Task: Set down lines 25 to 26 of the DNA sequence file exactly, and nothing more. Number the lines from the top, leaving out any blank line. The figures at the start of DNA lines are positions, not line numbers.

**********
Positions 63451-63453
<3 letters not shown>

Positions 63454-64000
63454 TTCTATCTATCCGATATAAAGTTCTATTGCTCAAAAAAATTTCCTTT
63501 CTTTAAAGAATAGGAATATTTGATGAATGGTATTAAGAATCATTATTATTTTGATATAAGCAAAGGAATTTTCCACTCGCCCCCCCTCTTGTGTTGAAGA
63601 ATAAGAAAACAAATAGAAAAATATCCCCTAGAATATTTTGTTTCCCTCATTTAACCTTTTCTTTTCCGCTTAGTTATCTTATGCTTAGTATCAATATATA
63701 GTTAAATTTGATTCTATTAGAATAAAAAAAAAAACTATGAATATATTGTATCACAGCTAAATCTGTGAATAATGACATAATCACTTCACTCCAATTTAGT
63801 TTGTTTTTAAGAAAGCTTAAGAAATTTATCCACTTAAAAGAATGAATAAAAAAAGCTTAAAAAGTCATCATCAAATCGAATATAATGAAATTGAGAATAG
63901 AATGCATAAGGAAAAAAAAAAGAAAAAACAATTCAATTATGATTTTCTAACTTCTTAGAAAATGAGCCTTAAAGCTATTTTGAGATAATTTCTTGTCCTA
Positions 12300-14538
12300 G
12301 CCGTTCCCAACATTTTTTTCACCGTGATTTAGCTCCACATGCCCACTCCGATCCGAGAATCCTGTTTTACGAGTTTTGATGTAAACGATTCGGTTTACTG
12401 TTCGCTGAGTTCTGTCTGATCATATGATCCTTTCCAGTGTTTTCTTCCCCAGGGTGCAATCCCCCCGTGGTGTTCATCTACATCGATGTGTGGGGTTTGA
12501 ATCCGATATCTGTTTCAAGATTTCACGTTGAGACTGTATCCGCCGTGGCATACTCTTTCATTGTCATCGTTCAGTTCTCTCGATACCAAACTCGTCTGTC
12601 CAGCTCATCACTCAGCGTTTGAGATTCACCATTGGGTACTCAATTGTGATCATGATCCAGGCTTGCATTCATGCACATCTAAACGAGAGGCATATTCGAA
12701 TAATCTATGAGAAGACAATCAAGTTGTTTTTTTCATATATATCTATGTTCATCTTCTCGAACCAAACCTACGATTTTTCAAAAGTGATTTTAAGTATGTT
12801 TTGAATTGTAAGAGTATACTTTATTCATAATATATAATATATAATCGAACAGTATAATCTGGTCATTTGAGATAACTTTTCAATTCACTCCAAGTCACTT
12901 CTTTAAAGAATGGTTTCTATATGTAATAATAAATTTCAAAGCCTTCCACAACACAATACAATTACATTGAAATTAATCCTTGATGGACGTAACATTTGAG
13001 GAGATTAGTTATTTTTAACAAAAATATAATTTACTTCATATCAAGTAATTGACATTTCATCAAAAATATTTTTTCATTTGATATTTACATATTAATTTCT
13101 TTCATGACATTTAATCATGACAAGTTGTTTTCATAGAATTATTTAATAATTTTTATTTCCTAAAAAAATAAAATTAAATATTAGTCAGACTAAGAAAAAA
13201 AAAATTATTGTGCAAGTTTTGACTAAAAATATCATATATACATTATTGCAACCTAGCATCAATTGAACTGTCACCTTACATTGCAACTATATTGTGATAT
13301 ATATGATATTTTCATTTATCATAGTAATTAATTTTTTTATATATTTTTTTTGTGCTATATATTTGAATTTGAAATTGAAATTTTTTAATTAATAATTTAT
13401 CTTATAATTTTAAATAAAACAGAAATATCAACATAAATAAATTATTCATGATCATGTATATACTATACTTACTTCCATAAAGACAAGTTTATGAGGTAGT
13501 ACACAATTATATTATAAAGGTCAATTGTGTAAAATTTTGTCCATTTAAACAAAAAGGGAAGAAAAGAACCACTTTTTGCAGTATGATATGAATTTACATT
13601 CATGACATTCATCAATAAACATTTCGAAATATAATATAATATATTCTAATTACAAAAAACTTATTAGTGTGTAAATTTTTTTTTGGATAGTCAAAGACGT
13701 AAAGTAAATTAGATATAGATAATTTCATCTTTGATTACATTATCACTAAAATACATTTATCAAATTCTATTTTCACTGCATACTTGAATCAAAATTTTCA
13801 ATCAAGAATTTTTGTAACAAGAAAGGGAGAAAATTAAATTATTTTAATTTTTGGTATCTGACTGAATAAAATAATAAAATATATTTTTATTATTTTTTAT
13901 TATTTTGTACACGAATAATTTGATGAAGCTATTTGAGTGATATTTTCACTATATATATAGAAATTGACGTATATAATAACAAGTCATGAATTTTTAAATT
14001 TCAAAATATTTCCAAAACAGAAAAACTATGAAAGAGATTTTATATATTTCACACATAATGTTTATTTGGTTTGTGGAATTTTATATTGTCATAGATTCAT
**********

13601 CATGACATTCATCAATAAACATTTCGAAATATAATATAATATATTCTAATTACAAAAAACTTATTAGTGTGTAAATTTTTTTTTGGATAGTCAAAGACGT
13701 AAAGTAAATTAGATATAGATAATTTCATCTTTGATTACATTATCACTAAAATACATTTATCAAATTCTATTTTCACTGCATACTTGAATCAAAATTTTCA